How could I journey with God this?
How can I move towards truly choosing God over idols? Choosing because He truly is more beautiful and merciful and my heart knows that and chooses that and truly rejects the idol.
In what areas am I only “returning to God” because I need a break from a toxic relationship with something that will never truly save?

Photo Credit: Cory Schmitz

Wanted: Friends Who Judge

“I don’t want to be judged, I just want to be unconditionally loved”
“No one wants a judge, everyone wants a friend”
“Don’t judge me!”

It is universally accepted that true friends don’t judge. They simply love, accept and support you.

In my early 20’s I was a young single women in the new South Africa. I loved the adventure and possibility of living and working in this nation. I was just beginning to form friendships in a diverse community of people. One weekend at the office, only myself and one other lady were there. We were trying to get ahead on work. New students were arriving that week. We discussed tasks and ideas back and forth. We were as different as night and day and so often would not see eye to eye. As the day wore on, I was getting more and more frustrated at her lack of seeing things my way. Eventually I got so angry I went quiet and ominously brooded around the office, physically present but ignoring her in all other ways. I would show her!

Suddenly, I could hear her chair spin around and her strong voice break the silence. “Lindsey, are you going to talk about this or do you plan to give me the silent treatment all day. I don’t like tantrums.”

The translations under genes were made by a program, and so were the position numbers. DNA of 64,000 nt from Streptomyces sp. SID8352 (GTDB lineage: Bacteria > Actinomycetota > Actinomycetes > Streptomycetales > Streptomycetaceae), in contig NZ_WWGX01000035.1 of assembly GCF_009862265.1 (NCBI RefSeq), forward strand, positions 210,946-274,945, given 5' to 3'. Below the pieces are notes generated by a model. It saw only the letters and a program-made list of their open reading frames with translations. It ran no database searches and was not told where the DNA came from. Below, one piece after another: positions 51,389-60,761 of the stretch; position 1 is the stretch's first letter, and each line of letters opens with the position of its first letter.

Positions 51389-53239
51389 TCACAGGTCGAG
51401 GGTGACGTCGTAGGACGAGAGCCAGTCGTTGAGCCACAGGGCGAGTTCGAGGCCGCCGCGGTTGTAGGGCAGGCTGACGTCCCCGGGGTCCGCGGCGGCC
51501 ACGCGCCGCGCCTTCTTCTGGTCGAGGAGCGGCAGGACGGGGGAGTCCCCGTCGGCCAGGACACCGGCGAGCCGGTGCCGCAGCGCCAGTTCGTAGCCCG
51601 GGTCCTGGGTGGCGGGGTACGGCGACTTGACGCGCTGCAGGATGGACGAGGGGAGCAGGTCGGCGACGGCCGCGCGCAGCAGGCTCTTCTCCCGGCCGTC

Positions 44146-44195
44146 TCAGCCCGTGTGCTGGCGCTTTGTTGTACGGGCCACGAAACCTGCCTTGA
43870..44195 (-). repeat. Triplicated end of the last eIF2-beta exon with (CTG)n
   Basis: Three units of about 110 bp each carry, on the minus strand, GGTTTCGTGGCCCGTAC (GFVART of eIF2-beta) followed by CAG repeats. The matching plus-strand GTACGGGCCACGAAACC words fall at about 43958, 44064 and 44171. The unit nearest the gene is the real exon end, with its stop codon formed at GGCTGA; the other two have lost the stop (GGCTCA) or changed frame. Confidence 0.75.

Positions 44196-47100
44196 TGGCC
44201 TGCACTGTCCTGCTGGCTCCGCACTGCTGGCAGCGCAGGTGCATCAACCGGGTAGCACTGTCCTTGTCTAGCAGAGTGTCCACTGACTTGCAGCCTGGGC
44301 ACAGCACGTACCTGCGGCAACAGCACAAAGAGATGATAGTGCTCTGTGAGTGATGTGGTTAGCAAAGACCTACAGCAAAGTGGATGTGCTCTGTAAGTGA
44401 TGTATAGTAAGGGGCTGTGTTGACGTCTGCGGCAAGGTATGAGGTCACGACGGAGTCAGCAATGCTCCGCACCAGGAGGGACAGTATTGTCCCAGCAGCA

I was shocked. She was direct almost to the point of rudeness. I stumbled over my words. Feebly I attempted to sort things out… I don’t really remember how it resolved.

Two months later someone asked me, “Lindsey, who do you hang out with? Who do you consider your friends here in South Africa?” To my surprise, this lady’s name immediately came out of my mouth.

I had other friends who I hung out with more, had more in common with. But this women spoke truth to me. Truth that often offended me. Sometimes it wasn’t truth, it was just her opinion and she would apologise later. Sometimes it came out a bit rude. But, she kept speaking. Of all the people I was around, I knew this one was a friend. She was a friend who was willing to wound me. She was a friend who judged.

But “friend” and “judge” are not supposed to go together. What I think we really mean is that “friend” and “condemn” don’t go together. But, judge?